When operating a business, generating customer feedback is one of the most complex activities that seem draining. You need a list of robust survey questions that will enable you to get more insights from your customers. Also, you need to have an excellent distribution system that will enable you to share the survey with the right audience.
Most people prefer sharing the questions on a quartile basis to make it easier to access a wide market audience. However, you need to understand that survey questions do not present themselves in an orderly manner. You need to put in place a strong team with an incredible personality to sift through the data and collect vital insights that will enable your business to grow.
When you want to analyze survey results, you need visualization such a Comparison bar chart, and a Likert scale chart or a Scatter plot chart. This will make your work easier since you will have all your data processing needs to be sorted.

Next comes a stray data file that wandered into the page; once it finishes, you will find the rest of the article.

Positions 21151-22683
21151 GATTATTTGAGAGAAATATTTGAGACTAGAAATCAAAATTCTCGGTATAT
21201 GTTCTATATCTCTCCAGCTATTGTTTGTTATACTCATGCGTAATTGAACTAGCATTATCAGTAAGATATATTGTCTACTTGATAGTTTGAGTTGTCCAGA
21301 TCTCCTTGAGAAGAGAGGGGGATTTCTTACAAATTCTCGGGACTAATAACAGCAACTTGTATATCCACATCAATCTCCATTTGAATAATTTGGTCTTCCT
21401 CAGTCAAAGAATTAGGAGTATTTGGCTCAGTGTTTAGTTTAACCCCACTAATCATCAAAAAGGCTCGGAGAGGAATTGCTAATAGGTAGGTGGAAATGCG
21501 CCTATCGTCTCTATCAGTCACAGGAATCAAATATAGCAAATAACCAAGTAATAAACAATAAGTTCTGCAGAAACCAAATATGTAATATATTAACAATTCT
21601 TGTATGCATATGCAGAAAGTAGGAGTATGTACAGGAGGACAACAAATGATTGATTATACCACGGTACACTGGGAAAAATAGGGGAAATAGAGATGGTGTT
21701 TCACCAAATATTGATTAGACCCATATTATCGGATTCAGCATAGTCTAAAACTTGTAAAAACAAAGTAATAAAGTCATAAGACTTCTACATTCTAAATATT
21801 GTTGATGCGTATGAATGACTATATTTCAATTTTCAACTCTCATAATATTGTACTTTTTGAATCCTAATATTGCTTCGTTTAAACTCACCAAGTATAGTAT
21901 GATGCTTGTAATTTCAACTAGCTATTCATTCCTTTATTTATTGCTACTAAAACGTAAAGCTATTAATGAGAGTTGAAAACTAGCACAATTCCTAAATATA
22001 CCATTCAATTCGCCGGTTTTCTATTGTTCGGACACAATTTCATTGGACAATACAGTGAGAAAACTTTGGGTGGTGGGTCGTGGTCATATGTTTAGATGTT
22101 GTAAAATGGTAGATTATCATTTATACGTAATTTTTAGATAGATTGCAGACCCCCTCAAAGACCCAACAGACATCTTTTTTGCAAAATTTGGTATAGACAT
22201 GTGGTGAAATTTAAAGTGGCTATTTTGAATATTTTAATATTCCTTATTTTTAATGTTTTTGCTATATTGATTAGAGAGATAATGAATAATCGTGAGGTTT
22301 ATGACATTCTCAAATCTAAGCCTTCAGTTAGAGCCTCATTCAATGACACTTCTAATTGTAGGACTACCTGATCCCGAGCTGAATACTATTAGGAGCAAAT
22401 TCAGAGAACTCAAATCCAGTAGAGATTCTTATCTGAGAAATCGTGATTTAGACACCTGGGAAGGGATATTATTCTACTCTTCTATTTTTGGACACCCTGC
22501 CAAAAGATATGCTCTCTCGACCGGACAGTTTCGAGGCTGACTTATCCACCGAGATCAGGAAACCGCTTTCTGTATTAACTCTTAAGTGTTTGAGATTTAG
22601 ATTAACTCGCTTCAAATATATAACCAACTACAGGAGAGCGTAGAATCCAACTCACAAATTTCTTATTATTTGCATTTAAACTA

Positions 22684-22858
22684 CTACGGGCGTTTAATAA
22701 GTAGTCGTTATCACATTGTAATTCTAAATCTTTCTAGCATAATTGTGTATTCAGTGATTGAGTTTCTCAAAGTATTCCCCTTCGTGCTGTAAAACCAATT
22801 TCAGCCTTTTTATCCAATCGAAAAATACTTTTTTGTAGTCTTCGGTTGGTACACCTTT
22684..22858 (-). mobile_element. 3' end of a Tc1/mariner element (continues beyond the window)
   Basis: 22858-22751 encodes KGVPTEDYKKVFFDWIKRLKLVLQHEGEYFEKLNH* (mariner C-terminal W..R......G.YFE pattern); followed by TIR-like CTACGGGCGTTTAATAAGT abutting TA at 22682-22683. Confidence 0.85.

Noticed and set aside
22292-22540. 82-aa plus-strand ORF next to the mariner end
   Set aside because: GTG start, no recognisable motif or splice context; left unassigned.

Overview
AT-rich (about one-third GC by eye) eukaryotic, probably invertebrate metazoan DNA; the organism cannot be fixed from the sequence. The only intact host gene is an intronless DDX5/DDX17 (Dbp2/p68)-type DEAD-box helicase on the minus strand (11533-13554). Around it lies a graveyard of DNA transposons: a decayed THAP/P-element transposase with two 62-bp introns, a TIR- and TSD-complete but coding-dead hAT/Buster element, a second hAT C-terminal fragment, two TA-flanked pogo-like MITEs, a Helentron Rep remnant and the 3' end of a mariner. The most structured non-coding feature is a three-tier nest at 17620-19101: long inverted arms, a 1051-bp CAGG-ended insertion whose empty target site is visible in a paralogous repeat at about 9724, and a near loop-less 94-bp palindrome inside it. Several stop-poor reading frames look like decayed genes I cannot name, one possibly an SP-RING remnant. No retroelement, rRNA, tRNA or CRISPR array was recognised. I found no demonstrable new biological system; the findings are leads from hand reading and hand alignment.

Analyzing Survey Results
1. Sort Your Survey Questions
You need to understand how survey questions are arranged and analyzed. Also, you should be keen on the overarching survey questions that you intend to solve. This is mostly related to how customers tend to rate your business brand based on performance and the quality of services offered. Consider the survey questions that are focused on answering such questions.
To enhance the quality of the results you get, you need to segment your survey questions into different sections depending on the nature of the questions. These sections include:
• Open-ended Questions
Open-ended questions mainly focus on asking respondents more about their opinions regarding various aspects. These types of questions allow the readers to give further explanations regarding various aspects of the business. They give you room to understand the reasons behind the customers’ choices and interests.
• Close-ended Questions
These categories of questions give the respondent a limited number of choices when answering questions. They don’t allow respondents to explain their answers since various aspects limit them. Note that asking various questions is vital since it enables you to get a bunch of answers that suit your needs.